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The Welwyn Pavilion Cinema

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Change occurs all around us, and the Summer of 2008 saw the clearance of a large site at the top of London Road, in preparation for a new housing development. For many this will just be the loss of the building used by the car dealership Godfrey Davis, since 2001 a subsidiary of  CD Bramall.  But many older residents will fondly remember times spent at The Pavilion Cinema, which previously occupied the building.


 The Pavilion Cinema opened its doors to customers on Friday 29th July 1938 near the beginning of the peak of cinema attendance. Designed by J. Edmund Farrell the cinema was built in less than three months to a design which was originally intended to be built in Cheshunt. With 801 seats on one floor the cinema was rather small compared to many around the county, but large for a village such as Welwyn. However the Pavilion served not only Welwyn, people are recorded as coming from as far as the developing Stevenage to see films which were not shown there.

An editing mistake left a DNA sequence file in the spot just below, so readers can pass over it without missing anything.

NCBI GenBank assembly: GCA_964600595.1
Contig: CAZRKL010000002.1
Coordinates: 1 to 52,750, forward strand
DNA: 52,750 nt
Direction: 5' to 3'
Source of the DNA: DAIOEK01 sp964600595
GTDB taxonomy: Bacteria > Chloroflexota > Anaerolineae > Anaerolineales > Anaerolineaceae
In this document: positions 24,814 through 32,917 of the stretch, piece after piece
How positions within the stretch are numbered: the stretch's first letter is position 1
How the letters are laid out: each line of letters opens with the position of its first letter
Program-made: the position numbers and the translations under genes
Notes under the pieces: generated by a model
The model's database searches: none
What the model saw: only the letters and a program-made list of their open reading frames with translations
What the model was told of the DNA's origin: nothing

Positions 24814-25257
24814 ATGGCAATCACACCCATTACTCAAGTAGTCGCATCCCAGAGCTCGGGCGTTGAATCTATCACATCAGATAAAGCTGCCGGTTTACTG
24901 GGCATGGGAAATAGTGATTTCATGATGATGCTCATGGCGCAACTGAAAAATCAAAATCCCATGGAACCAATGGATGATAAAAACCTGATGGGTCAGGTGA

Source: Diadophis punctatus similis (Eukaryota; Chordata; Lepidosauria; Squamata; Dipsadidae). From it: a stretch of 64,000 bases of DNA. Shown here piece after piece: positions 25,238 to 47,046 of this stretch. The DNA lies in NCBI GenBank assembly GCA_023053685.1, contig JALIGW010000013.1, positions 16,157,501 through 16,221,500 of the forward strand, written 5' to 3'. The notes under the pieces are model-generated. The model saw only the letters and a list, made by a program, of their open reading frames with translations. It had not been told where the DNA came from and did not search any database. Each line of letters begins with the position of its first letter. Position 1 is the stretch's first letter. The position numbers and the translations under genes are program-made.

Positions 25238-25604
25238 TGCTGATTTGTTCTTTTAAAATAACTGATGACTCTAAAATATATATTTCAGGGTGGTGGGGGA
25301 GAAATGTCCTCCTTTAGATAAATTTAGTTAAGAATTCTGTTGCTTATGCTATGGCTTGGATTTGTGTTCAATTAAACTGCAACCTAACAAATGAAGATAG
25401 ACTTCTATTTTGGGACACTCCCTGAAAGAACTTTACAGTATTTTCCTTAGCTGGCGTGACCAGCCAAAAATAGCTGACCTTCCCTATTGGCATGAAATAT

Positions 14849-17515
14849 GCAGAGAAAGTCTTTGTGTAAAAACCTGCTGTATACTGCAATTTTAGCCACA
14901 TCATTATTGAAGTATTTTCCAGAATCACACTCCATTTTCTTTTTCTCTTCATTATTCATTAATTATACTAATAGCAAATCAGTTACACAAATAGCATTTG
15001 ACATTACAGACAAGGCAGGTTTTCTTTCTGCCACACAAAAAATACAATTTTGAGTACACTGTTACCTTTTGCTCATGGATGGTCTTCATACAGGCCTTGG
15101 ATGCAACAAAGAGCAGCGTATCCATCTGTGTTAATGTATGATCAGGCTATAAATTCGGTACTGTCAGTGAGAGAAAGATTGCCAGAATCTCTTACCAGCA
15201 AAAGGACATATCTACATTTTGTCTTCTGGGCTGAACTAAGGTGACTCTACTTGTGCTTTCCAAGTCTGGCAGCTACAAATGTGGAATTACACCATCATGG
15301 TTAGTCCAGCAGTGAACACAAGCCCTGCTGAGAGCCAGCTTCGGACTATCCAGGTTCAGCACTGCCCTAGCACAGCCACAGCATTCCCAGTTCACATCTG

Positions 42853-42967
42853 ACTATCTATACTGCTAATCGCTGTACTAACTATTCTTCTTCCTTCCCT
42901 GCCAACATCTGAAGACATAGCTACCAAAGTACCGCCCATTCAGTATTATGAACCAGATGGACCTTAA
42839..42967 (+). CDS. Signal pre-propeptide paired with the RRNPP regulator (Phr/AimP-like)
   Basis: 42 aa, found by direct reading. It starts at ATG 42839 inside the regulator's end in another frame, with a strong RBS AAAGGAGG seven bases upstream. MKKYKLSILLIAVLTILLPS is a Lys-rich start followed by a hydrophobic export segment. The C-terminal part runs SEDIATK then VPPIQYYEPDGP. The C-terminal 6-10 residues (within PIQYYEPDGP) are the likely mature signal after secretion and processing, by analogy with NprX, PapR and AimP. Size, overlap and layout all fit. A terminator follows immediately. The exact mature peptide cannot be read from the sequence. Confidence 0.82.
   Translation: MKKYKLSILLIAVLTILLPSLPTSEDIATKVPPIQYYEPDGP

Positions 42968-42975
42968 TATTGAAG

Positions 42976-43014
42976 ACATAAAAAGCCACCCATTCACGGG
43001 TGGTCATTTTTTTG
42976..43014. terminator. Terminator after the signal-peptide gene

The curtain lifted on the first night to a showing of Rosalie, a 1936 musical starring Nelson Eddy and Eleanor Powell. These were the days of rising cinema audiences, over 900 million countrywide and the Pavilion flourished. Programmes of later days proudly announce that it was ‘equipped to show films in Vistavision, Cinemascope and Superscope’. The fact that the cinema appealed to many outside Welwyn is proven by the programme announcement ‘Serviced by 303, 303a, 382, 716 and Birch Buses’. That so many bus routes served Welwyn is remarkable by today’s standards.

In 1944 the cinema is listed in the Trade Directory as the ‘Pavilion Cinema (Welwyn) Ltd’, director John Robertson, but later became part of Circuits Management Association (CMA) formed in 1948 by the merger of Gaumont and Rank, including Odeon. This organisation had 500 -600 screens countrywide through the late 1940s and 1950s, but in this conglomeration, the Pavilion at Welwyn was merely listed as one of the ‘miscellaneous theatres’.